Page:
CNN reported the first confirmed fatality attributable to the monster winter storm was in Poughkeepsie, N.Y., where police said one person died in a traffic accident.
There was already 14 inches of snow in Smithfield, R.I., and more than a foot was reported in parts of Massachusetts and Connecticut, the network said. It was being whipped around by winds gusting as high as 74 mph at Cape Cod, the network said. More than 2 feet of snow is possible and more than 40 million people will be affected by the time it's all over.
CNN said more than 5,000 flights at about 60 airports were canceled. Amtrak and regional commuter rail service in New York and elsewhere also were affected by the blizzard, which Accuweather.com said was actually two separate storms that had merged.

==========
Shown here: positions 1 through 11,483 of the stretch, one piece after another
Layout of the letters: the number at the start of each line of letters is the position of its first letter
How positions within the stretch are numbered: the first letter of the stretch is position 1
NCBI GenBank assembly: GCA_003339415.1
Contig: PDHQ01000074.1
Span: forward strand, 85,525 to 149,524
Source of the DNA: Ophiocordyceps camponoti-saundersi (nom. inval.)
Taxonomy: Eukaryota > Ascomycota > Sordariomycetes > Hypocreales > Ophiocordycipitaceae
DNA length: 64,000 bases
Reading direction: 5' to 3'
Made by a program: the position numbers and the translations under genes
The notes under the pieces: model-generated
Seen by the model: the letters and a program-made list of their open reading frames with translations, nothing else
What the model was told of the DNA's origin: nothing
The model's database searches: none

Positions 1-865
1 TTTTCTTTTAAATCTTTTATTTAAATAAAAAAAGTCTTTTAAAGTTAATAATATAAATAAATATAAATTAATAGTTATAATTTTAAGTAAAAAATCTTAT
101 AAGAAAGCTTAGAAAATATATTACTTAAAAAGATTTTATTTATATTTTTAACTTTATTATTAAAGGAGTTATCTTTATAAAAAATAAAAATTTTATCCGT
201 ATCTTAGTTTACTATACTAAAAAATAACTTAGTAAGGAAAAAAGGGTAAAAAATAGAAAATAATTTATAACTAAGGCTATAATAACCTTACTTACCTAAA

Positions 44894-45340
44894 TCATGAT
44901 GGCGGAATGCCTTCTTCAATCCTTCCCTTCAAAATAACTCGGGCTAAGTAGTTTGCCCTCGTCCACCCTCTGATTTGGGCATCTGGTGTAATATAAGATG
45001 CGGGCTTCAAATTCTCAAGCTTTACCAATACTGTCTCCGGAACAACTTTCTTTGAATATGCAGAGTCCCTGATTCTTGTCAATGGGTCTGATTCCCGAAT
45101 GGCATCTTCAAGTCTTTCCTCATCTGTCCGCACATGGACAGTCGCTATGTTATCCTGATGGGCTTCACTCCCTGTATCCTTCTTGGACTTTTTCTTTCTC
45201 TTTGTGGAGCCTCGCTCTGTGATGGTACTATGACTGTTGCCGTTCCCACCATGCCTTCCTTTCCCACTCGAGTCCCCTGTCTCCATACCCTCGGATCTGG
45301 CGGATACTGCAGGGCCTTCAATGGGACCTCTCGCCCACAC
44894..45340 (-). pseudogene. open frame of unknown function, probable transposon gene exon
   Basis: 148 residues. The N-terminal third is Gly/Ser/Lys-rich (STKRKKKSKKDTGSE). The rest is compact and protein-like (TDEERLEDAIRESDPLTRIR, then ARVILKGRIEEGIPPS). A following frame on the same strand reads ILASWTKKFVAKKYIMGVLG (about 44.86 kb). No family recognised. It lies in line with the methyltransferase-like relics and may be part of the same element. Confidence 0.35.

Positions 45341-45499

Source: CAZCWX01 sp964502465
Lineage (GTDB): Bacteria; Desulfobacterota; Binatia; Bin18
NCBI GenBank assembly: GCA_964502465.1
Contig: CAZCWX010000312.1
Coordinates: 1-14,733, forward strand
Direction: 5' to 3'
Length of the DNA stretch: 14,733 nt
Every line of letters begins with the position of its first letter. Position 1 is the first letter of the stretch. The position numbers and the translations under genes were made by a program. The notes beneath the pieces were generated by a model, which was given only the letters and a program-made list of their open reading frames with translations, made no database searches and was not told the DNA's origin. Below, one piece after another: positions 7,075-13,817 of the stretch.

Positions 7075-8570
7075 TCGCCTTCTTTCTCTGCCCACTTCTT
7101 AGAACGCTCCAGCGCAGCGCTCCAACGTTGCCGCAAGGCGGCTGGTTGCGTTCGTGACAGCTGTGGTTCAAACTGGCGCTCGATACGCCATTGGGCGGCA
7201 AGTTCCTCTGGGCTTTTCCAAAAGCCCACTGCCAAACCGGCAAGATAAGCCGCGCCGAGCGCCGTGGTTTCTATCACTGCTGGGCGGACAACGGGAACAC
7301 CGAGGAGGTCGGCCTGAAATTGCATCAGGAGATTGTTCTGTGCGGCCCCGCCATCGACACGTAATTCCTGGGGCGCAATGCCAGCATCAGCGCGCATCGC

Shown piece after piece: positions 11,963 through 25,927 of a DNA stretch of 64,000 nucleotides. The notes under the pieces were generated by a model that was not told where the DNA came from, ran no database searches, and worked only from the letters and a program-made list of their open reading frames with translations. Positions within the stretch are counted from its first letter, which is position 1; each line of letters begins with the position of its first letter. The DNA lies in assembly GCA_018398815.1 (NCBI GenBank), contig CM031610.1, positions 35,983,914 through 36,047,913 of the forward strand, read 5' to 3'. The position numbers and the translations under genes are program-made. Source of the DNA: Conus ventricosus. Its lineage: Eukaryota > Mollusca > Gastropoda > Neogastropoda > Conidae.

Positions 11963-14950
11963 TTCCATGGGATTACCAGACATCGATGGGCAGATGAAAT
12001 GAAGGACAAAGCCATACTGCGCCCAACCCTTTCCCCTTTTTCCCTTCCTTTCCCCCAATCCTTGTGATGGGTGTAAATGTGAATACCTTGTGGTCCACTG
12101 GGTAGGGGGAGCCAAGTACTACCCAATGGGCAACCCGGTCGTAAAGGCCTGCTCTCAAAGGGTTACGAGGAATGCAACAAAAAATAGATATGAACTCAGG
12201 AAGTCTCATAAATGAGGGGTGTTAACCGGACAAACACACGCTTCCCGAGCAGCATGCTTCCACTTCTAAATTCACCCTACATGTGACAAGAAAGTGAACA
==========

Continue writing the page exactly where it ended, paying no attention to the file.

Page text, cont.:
A Nuclear Regulatory Commission spokesman said the Pilgrim Nuclear Power Plant in Plymouth, Mass., had shut down and was operating on backup generator power as designed after "an unusual event" after off-site power was lost because of the storm, the Boston Herald reported.
Boston-area radio station WATD-FM reported there were no complications as the reactor shut down at 9:18 p.m. EST.
Boston snowplow driver Chris Moran said the storm had emptied the streets of people.
"Boston is kind of eerie at the moment," he said. "People are off the streets, and it looks like it could be 3 o'clock in the morning."
Nick Camerada of Staten Island, who endured Hurricane Sandy this fall, was among the millions hunkering down as governors, including those in New York, Massachusetts, Connecticut and Rhode Island, declared states of emergency.
"You can't mess with Mother Nature," he said.
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